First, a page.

The Ballad of Milton Bradley

Milton Bradley

Last thursday former Expos, Indians, Dodgers, Athletics, Padres, Rangers, Cubs, and Mariners center fielder Milton Bradley was charged with 13 misdemeanor counts of assault. The charges are serious, he faces up to 13 years in prison, and his actions malicious as Bradley is accused of threatening and abusing his wife at least 5 times since 2011.

Bradley is 34. If he had reached his enormous potential, he would probably still be playing baseball right now. Bradley’s career was littered with uncontrolled emotional outbursts and unnecessary confrontations. Here are just a few of them:

  • August 2003: Pulled over for speeding, but refused the ticket and sped away. Pled innocent to speeding and fleeing charges. Spent three days in jail.
  • March 2004: Banned from Indians training camp after not running out a popup. He was traded to the Dodgers weeks later.
  • June 2004: Ejected from a game for arguing balls and strikes. Later emerged from the dugout and threw a ball bag on to the field.
  • September 2004: Suspended for remainder of season after he picked up a bottle thrown at him by a fan and threw it back into the crowd and screamed at the fan.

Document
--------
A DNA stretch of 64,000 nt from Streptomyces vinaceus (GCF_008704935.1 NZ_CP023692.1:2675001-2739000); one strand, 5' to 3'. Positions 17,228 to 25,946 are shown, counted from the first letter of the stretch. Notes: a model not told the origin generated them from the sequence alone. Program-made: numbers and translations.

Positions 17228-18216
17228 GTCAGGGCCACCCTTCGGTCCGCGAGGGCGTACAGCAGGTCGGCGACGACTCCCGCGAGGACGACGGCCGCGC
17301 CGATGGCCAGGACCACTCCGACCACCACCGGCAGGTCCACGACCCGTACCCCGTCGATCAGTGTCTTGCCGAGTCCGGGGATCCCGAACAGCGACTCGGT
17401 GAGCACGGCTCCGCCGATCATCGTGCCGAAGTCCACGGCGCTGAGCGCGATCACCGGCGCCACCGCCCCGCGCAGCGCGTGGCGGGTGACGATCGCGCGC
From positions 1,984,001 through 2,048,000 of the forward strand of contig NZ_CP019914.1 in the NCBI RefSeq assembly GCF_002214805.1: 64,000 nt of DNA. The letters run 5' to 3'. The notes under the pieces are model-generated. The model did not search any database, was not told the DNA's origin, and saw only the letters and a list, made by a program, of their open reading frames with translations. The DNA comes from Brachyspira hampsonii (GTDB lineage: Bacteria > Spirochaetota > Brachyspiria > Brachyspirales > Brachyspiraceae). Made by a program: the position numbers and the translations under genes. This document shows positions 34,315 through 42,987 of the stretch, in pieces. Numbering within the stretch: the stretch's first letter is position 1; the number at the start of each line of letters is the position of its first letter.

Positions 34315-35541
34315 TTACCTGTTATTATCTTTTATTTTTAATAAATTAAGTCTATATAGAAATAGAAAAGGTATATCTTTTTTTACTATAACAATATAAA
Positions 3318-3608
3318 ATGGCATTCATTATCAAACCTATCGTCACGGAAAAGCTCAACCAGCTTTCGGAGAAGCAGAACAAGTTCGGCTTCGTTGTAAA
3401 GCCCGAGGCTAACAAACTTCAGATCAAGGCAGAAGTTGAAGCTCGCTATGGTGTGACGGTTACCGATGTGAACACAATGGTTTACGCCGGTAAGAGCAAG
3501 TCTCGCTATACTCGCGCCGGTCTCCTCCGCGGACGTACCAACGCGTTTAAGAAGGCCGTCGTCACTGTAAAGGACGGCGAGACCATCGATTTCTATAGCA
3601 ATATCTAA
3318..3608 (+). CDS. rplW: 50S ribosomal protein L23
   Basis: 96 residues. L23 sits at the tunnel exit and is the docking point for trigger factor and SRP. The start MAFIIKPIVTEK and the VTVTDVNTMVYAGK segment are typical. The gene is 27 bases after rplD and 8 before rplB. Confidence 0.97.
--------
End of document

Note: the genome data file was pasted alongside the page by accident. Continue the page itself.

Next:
• September 2007: Tore ACL while being held back by manager Bud Black after arguing with an umpire.

The list goes on, but I won’t bore you with the details. Throughout his career Bradley deservingly gained a label for being troublemaker. He moved around a lot, 8 teams in 11 years, and created incidents wherever he went. His bad attitude a result of an extremely difficult childhood, Bradley’s play dropped off a cliff after he signed a three year deal with the cubs in 2009.  Bradley came from a broken home and never really seemed to have any significant support system. There’s no way to rationalize or make excuses for Bradley, what he did was horrible, but his difficult upbringing undoubtedly played a role in his own struggles.